Once these drop below $100 street price (I’m thinking spring/summer) I will pick up a couple.

  • Kristoff

    You think this would work on my fs2000? Are there any drums that would work with it at all?

  • William_C1

    Still want to see that quad stack 60 round magazine they got the patent for.

    • Christian Hedegaard-Schou

      You mean the one that Surefire already makes and sells in a 60rd and 100rd version?

      • Cymond

        I think his point I’d that Magpul already designed and patented a quad-stack mag. Maybe I’m wrong, but I’ve heard a lot of bad rumors about the SureFire quad mag reliability.

        • Christian Hedegaard-Schou

          They have a patent. That DOES NOT mean they have actually designed a magazine.

          • William_C1

            They have the resources to however and should in my opinion. Sadly the SureFire mags get mixed reviews (work for some, unreliable for others) suggesting some QA problems.

  • john huscio

    More compact than the surefire 60s

  • Tim U

    I like it, but not ready to spend the money yet. The idea would be the first go-to mag, then fall back on normal mags.

    I do have a drum for my AK…but that was also significantly cheaper than these.

    • me ohmy

      and AK drums are built to russian drive a tank over them standards

    • Ethan

      I tend to go the opposite direction. I start out with a 20rnd mag in the gun for mobility (my gun fits in a tennis racket bag). If I need more than 20 rnds to stop a threat, the time for half-measures will be over – its straight to the drums and 40rnd Pmags at that point.

  • Todd

    I don’t need one, but I may get one just to bathe in the liberal tears.

    • USMC03Vet

      That was my reasoning behind getting an AK with a bayonet lug. No sweat off my back, but I have no doubt it rustles certain people.

      • nope

        no, actually, nobody you are hoping to upset would even be capable of noticing. none of your “certain people” are ever even going to see your AK for that matter. what are you, twelve?

        • skusmc

          Found the jealous guy.

    • anonymous

      hey, Todd, knock it off. firearms not politics

  • USMC03Vet

    Way overpriced, but drum mags are super fun and not as impractical as people portray them as. 60 rounds of 5.56 isn’t some unbearable weight burden by a long shot.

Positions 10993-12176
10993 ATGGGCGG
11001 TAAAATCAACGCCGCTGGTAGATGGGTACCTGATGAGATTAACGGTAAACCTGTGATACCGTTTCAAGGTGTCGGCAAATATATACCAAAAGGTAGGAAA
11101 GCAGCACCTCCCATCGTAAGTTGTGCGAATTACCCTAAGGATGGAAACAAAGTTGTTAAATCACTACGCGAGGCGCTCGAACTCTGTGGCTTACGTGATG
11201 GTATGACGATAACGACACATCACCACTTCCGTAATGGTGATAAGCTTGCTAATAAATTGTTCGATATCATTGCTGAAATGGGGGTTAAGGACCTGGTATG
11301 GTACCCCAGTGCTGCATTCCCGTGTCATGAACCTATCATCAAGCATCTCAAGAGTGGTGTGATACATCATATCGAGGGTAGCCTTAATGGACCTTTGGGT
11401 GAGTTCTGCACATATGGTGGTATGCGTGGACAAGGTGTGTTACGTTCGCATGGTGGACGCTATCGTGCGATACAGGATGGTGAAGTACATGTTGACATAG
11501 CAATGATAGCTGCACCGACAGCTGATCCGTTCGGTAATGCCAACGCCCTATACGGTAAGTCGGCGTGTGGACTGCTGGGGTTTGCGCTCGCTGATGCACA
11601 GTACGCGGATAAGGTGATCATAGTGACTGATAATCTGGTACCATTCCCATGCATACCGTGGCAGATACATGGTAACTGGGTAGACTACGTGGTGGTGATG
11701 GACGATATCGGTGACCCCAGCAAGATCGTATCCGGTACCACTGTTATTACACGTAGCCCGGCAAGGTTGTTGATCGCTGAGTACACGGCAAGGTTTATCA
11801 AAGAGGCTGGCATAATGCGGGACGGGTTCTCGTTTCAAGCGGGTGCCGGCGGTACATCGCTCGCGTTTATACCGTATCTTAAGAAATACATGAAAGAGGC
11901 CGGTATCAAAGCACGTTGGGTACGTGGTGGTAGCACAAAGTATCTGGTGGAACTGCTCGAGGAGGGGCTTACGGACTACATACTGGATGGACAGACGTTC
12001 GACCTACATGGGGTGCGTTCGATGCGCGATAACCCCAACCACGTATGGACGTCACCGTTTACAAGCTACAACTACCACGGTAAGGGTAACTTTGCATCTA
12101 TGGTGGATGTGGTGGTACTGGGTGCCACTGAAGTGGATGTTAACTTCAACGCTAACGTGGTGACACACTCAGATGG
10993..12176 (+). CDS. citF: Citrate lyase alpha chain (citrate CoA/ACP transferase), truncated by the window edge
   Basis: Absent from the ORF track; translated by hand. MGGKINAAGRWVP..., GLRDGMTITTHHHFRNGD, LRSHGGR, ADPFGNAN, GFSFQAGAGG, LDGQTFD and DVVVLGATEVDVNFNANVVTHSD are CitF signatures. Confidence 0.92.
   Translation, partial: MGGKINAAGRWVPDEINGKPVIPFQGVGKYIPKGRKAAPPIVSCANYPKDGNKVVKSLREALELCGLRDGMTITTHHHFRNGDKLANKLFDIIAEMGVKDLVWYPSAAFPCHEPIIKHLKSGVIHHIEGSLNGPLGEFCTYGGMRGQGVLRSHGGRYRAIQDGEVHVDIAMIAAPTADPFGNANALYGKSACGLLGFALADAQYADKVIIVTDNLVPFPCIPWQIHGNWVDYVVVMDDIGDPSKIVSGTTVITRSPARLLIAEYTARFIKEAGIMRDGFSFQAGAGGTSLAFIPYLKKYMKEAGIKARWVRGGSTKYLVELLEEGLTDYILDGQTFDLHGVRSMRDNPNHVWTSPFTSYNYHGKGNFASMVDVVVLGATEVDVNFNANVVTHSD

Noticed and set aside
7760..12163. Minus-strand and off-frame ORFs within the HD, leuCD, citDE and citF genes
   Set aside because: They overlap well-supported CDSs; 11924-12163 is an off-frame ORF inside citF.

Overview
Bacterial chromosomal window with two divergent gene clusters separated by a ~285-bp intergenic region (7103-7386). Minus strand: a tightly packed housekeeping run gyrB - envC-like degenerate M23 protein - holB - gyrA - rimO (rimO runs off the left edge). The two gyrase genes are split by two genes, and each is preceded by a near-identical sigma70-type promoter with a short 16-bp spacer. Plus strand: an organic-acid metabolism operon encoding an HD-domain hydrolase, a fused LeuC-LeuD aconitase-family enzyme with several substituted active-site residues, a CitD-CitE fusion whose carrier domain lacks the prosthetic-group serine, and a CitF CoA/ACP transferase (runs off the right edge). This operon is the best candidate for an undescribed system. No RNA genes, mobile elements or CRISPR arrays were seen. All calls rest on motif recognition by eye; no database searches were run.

• gunsandrockets

    Still dreaming of a top feed, bottom ejecting, AR upper in 5.45mm, for using RPK 45 round magazines.

  • SirOliverHumperdink

    To quote a I believe Fornier article in SGN some years back ‘Drums are Dumb’.

  • David

    Someone in the Tavor Owners Group I belong to has tested one in his IWI-US Tavor (as opposed to the Canadian ones). He said it works well but I don’t remember if it locked the bolt back or not.

  • DanGoodShot

    Honestly, I don’t get it. I’ll stick with my $70 surefire 60s. I’ve put about 1500 through em’ without a hiccup. Now this is just one man’s opinion here, but I personally don’t see why I’d spend considerably more money on a drum that is of equal capacity, equally as reliable(?), but bulky, awkward and don’t lend them selfs well for stowing on ones body.
    Even for a range worrier, why spend the extra coin when there isn’t any extra capacity over the Surefire? Heck, the Surefire is even easier to break down clean and repair.
    Why didn’t magpul just make some 60, 70, 80 or 100 round quad stacks? Now THAT is something I would buy and way more practical.

  • noob

    Regarding the video – The absence of wailing heavy metal guitars is surprisingly welcome. The simple drum music made seeing the features of the magazine so much more enjoyable and didn’t distract from reading the titles. It’s amazing how we get so used to shredding guitars over product videos like this one, but take them away and I feel a kind of relief similar to that feeling you get when a headache goes away.

    10/10 would watch again.